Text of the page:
A Disruption of Peace By Omar Tambakti

A Disruption of Peace By Omar Tambakti


You can’t speak, you can’t demonstrate, you can’t protest, and if you do, they will not beat you up or spray hot water on you, but they will kill you.

The Libyan people suffered from dictatorship for more than 40 years, and most of those who tried to oppose that were either exiled from the country, got thrown in prison, or got killed just like the Abu Saleem prison massacre when 1269 men were killed on January 29, 1996.

After what happened to Tunisia and Egypt, people in Libya thought it was time to revolt. They went out on peaceful protests but they faced brutal force, so they decided to take weapons to defend themselves. A lot of people died, it was horrible and frightening and the night of the 22 of August 2011 was the scariest night of my life.

It was around nine or ten in the evening. I was sitting at home with my family following the news of the Libyan rebels as they reached Tripoli at last after months of fighting, when suddenly we heard screams and shouts coming from the streets!

It was a group of young men protesting against all the killing, trying to help the cause. Me and my older brother Taha decided that we should go out and join the protest, but my family were not on board with the idea. I heard my younger brother crying and for a moment I hesitated. I understood their fears but we still wanted to go.

We told them that we had to do something, we cannot just stay home, we are not better than those who were killed. They still did not agree with the idea but we went out anyways .

We got out, took the elevator to get down, and I remember my heart was pounding very fast. It was the longest elevator ride of my life.

We got out the elevator, then we got out of the building, and we started running to catch up with the protestors. Some of them were friends. Some of them were people I see almost every day but never talked to. It was the first time that I saw the others.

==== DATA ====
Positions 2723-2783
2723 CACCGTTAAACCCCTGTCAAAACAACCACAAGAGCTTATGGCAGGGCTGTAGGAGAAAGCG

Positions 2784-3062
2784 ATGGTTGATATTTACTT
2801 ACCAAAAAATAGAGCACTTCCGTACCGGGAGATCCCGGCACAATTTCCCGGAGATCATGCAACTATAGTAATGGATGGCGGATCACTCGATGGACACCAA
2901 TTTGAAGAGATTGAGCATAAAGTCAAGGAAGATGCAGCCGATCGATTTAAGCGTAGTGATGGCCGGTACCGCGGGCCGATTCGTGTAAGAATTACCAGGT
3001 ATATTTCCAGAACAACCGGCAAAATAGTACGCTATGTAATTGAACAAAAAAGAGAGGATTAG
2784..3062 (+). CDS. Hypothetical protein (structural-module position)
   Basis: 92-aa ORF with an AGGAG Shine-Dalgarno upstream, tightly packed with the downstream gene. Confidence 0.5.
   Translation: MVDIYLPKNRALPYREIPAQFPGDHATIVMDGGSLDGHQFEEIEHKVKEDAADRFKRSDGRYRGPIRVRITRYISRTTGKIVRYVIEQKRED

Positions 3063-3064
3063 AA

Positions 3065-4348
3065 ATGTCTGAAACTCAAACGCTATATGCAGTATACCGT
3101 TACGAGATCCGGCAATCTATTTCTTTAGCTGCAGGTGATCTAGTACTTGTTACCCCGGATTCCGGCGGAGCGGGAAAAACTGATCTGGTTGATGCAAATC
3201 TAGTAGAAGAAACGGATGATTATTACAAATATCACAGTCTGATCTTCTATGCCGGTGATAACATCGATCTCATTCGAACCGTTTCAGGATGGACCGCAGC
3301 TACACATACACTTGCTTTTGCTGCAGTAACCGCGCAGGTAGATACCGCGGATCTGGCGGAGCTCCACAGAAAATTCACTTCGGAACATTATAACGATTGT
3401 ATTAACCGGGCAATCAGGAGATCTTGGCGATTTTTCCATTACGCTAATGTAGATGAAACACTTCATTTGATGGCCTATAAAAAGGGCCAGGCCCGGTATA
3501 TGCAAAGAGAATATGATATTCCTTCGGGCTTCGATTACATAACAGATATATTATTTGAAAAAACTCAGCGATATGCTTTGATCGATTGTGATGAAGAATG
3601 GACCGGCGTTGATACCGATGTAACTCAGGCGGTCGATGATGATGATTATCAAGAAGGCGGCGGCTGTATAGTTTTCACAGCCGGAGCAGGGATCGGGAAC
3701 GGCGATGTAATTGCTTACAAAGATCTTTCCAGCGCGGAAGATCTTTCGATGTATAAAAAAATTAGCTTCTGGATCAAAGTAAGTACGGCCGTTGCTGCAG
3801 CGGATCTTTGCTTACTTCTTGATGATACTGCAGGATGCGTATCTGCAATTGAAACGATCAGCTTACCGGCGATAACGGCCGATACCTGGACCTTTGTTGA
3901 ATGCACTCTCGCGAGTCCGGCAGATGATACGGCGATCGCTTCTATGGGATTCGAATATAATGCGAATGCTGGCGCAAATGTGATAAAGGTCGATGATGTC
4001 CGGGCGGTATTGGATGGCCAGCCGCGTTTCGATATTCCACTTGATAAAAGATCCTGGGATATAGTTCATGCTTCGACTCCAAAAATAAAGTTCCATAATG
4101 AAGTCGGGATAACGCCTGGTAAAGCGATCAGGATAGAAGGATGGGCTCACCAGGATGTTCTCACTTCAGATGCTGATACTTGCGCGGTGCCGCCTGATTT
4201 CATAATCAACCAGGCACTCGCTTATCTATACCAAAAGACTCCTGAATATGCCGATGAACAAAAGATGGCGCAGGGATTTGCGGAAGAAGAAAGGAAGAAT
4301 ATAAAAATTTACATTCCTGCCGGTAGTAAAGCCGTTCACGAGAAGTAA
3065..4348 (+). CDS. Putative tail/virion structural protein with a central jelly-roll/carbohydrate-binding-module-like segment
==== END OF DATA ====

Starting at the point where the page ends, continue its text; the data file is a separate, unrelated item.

After putting up road blocks, we started yelling and shouting slogans against Gaddafi and his family and all the terrible things they did to the Libyan people, trying to attract more people to come and protest with us.

Not many came, but our number was not little. I was still scared though. I couldn’t shake the feeling that I might get shot like all those people we heard about.

We started walking, heading to the Martyr Square, or the “Green Square” as Gaddafi used to call it, hoping to join a bigger protest there, but we never made it that far.

A few minutes after we started walking, we heard a gunshot, and one of the protesters fell. I felt like my heart jumped out of my chest. We knew that he got shot, we did not know where the shot came from, but we were certain that it was a sniper. The guy next to him tried helping him and dragging him to safety, but he got shot as well, and at that point it was every man for himself. Everybody started running, and all I was hoping for was to not be the next one to get shot. My brother and I took cover behind cars and buildings.

A few minutes passed, and it was obvious that the protesters wouldn’t be able to gather again. If we did, more of us would get killed. Deciding to just go back to our house, we tried to take cover behind anything that we could find, hoping to make it back alive.

On our way back, we saw two pickup trucks with Anti Aircraft guns on their back parked in front of the building facing ours. Our neighbor stopped us and said that it’s better to go around our building so they wouldn’t see us.

We got to our building safely and we stayed there for some time. I heard the sound of gunshots from across the street and my heart almost stopped. I thought they might be aiming at us, but they were aiming at the building facing us. A guy at their roof was throwing Molotov Cocktails on the roadblocks. When the gunshots stopped, we decided to just go up to our families as they probably were worried sick after hearing all these gunshots.

Our neighbor stopped at the fourth floor and told us to be careful and not to go out without him if we ever decided to go back there. We thanked him before returning to our apartment on the tenth floor.

Taha rang the bell, and we were able to hear my younger brother’s footsteps running to open the door. He hugged us both and said that he was so scared that he might not see either of us again. I remember that when we walked in, the rest of our family started asking us all sorts of questions about what happened and about the gunshots, but they missed one question: if we were alright.

Now after almost three years, I wonder if I would do the same thing again. Would I go out or just stay at home, would I run away or stand my ground, would I stay unarmed or would I pick up a gun and try to fight? I only know I do not regret any of the decisions I made that day. I just did what I thought was right.

Omar Tambakti